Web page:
— Tom Swift and his Giant Cannon - or, The Longest Shots on Record • Victor Appleton

... don't," cried Panton. "Think I've taken all this trouble for nothing," and, rising to his feet again, he took his gun from where he had stood it, and began to climb once more in and out among the pendent vines and creepers till he was at the top, and the others followed, but did not reach his side without being bitten and stung over and over again by the ants and winged ...
— Fire Island - Being the Adventures of Uncertain Naturalists in an Unknown Track • G. Manville Fenn

... stage, through which an untold number of British women are ever on their passage."[171] This statement was strenuously denied at the time by many earnest moralists who refused to admit that it was possible for a woman who had sunk into so deep a pit of degradation ever to climb out again, respectably safe and sound. Yet it is certainly true as regards a considerable proportion of women, not only in England, but in other countries also. Thus Parent-Duchatelet, the greatest authority on French prostitution, stated that "prostitution is for the ...
— Studies in the Psychology of Sex, Volume 6 (of 6) • Havelock Ellis

... himself Seymour stumbled alone along the familiar road over which a few short months before he had often travelled light-heartedly by the side of Katharine. As he pressed on, he noticed a man leave the boat-house and climb slowly up the hill. Desirous of escaping the notice of the stranger, who, he supposed, might be the factor or agent of the plantation, he waited in the shadow of the trees until the man disappeared over the brow of the hill, and then he staggered on. A short ...
— For Love of Country - A Story of Land and Sea in the Days of the Revolution • Cyrus Townsend Brady

... At the sight of all this my little life seemed to be thrilled, and oh, how I longed to become a sailor boy! I would give all the gold in the Mint did I possess it, in exchange for the realisation of my yearning desire. How nice to pull the ropes, to climb the rigging, but, above all, to wear a sailor's uniform. Thoughts such as these haunted my mind constantly, and this daily allurement only helped to swell ...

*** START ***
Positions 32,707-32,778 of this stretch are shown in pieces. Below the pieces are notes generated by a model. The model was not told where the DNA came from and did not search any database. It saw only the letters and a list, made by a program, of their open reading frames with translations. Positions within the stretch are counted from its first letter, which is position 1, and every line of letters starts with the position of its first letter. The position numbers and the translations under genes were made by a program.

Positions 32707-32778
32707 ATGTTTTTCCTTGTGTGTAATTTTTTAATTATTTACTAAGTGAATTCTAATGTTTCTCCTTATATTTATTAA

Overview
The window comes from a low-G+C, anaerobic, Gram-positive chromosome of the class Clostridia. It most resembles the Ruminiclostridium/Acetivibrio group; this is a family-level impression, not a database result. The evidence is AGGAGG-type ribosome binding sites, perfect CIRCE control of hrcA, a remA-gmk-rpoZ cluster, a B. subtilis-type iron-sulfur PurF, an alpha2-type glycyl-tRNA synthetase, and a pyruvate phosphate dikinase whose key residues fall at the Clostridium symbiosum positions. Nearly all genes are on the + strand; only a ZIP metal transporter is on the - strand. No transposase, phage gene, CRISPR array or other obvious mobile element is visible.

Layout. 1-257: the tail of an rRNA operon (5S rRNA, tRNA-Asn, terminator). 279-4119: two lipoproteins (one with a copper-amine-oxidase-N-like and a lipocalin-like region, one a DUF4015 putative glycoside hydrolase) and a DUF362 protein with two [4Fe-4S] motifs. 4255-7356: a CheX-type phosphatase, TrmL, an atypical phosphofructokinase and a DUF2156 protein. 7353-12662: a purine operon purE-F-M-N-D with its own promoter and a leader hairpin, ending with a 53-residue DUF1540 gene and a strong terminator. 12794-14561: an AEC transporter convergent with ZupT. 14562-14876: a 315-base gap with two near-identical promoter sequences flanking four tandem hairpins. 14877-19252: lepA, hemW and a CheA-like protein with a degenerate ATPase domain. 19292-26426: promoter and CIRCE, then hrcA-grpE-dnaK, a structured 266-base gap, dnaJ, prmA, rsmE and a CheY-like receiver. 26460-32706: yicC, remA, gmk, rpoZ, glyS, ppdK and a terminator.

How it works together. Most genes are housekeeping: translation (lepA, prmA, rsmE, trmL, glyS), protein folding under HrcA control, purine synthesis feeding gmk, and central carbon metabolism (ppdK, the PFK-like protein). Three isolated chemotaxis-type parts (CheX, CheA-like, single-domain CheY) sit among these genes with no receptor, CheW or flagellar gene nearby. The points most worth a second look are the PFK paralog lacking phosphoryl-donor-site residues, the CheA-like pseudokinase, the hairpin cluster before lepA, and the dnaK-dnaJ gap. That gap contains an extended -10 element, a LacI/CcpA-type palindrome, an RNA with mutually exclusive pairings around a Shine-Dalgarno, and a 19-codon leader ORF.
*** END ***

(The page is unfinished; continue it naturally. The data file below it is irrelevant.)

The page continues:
— From Lower Deck to Pulpit • Henry Cowling

... laid eye on for six weeks; next place, his style of riding attracted attention. I thought at the time he must have invented it, him being the kind of man that hated horses, and wanted to keep as far away from them as possible, yet forced by circumstances to climb ...
— Red Saunders' Pets and Other Critters • Henry Wallace Phillips

... fared on over the sleepy downs. But I could not help noticing that, although an invalid, I was a much better pedestrian than my companion, frequently leaving him behind, and that even as a "tramp," he was etymologically an impostor. He had a way of lingering beside the fences we had to climb over, as if to continue more confidentially the history of his misfortunes and troubles, which he was delivering to me during our homeward walk, and I noticed that he could seldom resist the invitation of a mossy boulder or a tussock of salt grass. "Ye see, sur," he would say, suddenly ...
— Drift from Two Shores • Bret Harte

... it is sport if only one has the courage to do it. We had gone to the top of Vesuvius on the funicular railway; but one man decided to make the climb. We forgot the volcano in our admiration of the climber. Foot by foot he made his way zigzagging this way and that, slipping, falling, and struggling till at last he reached the summit. Then, fifty throats poured ...
— Reveries of a Schoolmaster • Francis B. Pearson